Now imagine trying to learn English if your native language has the above characteristics. This means you suddenly have to deal with a wide variety of problems you didn’t even know existed! I’ve helped many Chinese speakers learn English and I feel that their quest is at least as challenging as ours, coming from the other direction. If you look at the English written by native Chinese speakers, you can see what I mean.
Before it’s time to end this article, I should point out that learning any language unrelated to your own will take a lot of time, especially if you plan to learn it to an advanced level (and to be honest, Chinese becomes much more difficult when you go from trying to be understood to being idiomatically correct). Learning to read and write Chinese takes a lot longer than learning to speak, but that doesn’t mean that it can’t be done.
Learning Chinese is not impossible
If you think that it’s almost impossible to learn Chinese to a level where you can chat freely with Chinese people, you are mistaken. If you don’t spend all your time writing characters, I know for a fact that you can be conversant in Chinese fairly quickly (Scott Young came pretty far in 100 days). Mastering the language takes a very long time, but conversational fluency is another matter. For a continued discussion of the difficult of learning Chinese, see this article linked to above!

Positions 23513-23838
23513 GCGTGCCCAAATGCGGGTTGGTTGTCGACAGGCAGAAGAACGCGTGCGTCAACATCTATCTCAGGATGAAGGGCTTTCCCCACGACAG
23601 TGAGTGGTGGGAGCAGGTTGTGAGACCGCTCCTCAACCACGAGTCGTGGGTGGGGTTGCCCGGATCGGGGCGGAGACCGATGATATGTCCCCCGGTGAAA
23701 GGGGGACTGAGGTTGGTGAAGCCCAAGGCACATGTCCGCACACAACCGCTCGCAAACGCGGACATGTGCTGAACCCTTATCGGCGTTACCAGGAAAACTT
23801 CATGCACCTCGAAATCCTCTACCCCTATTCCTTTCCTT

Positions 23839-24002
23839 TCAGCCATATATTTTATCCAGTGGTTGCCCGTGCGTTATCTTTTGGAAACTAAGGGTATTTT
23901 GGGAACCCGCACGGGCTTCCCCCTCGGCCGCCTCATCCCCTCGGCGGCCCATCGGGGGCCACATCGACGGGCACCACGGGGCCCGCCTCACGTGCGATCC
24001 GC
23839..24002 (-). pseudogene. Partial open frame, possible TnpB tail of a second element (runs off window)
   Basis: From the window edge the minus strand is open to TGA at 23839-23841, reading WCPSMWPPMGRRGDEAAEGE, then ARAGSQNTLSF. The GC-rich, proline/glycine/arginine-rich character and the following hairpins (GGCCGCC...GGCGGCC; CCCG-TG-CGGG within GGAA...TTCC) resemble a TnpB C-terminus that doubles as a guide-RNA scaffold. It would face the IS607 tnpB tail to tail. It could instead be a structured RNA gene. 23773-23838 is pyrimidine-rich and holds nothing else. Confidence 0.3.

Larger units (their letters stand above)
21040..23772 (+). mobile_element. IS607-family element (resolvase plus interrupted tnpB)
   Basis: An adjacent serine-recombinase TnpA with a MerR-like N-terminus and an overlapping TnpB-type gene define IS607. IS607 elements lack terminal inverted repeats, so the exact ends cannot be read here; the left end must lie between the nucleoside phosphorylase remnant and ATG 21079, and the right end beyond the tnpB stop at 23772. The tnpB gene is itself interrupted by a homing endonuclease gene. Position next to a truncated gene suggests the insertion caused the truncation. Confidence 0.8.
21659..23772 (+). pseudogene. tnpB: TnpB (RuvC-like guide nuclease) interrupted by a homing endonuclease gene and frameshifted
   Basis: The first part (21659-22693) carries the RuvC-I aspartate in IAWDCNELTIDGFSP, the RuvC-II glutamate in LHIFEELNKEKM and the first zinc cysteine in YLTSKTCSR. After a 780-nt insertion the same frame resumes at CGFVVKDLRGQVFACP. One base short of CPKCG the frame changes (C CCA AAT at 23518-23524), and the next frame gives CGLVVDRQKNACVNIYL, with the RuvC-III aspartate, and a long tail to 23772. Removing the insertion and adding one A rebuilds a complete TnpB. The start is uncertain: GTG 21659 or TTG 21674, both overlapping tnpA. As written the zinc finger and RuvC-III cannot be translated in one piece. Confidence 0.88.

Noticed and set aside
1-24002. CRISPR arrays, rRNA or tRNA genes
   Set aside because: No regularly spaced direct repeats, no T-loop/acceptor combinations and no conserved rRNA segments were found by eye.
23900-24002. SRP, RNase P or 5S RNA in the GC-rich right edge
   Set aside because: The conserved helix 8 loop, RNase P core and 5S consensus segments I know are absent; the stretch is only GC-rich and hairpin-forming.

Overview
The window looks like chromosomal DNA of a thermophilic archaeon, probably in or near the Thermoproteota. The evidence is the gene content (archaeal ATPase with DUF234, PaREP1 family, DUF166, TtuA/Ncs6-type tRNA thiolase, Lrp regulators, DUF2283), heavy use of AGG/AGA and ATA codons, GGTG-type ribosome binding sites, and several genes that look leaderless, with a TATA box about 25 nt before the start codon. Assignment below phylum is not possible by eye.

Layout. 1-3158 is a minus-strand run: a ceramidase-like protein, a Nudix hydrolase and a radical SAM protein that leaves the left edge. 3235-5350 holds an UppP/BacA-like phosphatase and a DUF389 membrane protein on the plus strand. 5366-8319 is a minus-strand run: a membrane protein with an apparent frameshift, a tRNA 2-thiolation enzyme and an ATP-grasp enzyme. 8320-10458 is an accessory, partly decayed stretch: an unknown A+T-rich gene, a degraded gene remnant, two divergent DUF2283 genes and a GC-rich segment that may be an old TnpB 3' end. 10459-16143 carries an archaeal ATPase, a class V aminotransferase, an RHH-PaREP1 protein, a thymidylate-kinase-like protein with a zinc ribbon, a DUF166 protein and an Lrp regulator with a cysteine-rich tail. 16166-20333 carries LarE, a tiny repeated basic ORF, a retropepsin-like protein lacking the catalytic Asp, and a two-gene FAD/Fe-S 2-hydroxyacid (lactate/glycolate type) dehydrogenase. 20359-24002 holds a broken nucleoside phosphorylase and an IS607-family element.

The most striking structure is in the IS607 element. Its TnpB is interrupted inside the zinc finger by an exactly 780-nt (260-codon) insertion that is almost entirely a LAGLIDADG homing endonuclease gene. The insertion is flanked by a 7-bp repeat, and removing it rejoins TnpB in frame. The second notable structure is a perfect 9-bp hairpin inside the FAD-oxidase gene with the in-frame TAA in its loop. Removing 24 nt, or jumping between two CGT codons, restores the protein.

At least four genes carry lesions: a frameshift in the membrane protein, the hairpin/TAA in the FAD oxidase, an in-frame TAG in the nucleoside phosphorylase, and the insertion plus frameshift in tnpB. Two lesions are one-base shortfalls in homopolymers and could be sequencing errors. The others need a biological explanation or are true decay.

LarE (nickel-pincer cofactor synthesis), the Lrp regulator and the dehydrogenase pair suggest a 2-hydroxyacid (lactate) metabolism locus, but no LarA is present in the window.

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I have had similar thoughts myself. The way I put it is that learning Chinese is time-consuming, not hard.
And, while I can attest from personal experience that native English speakers can learn French much faster than Chinese, there are certain problems which arise from learning a more closely related language (faux amis, for example) which do not exist (at least not to the same extent) for languages which are further apart.
Great! I’ll use this phrasing next time some asks me if Chinese is hard to learn. 🙂
I’m not sure faux amis is really a problem in comparison to learning a completely foreign language such as Chinese. I mean, faux amis are just cases where transfer from one’s first language renders incorrect usage in the target language. These can be learnt as any words can be learnt in a wildly different language. Learning French, we get many things for free, but not everything. Sure, we need to keep track of these problems, but I’d say they are more “cases where we don’t get things for free” rather than true problems.
This is 100% true. The language itself quite simple. It’s time-consuming more than anything.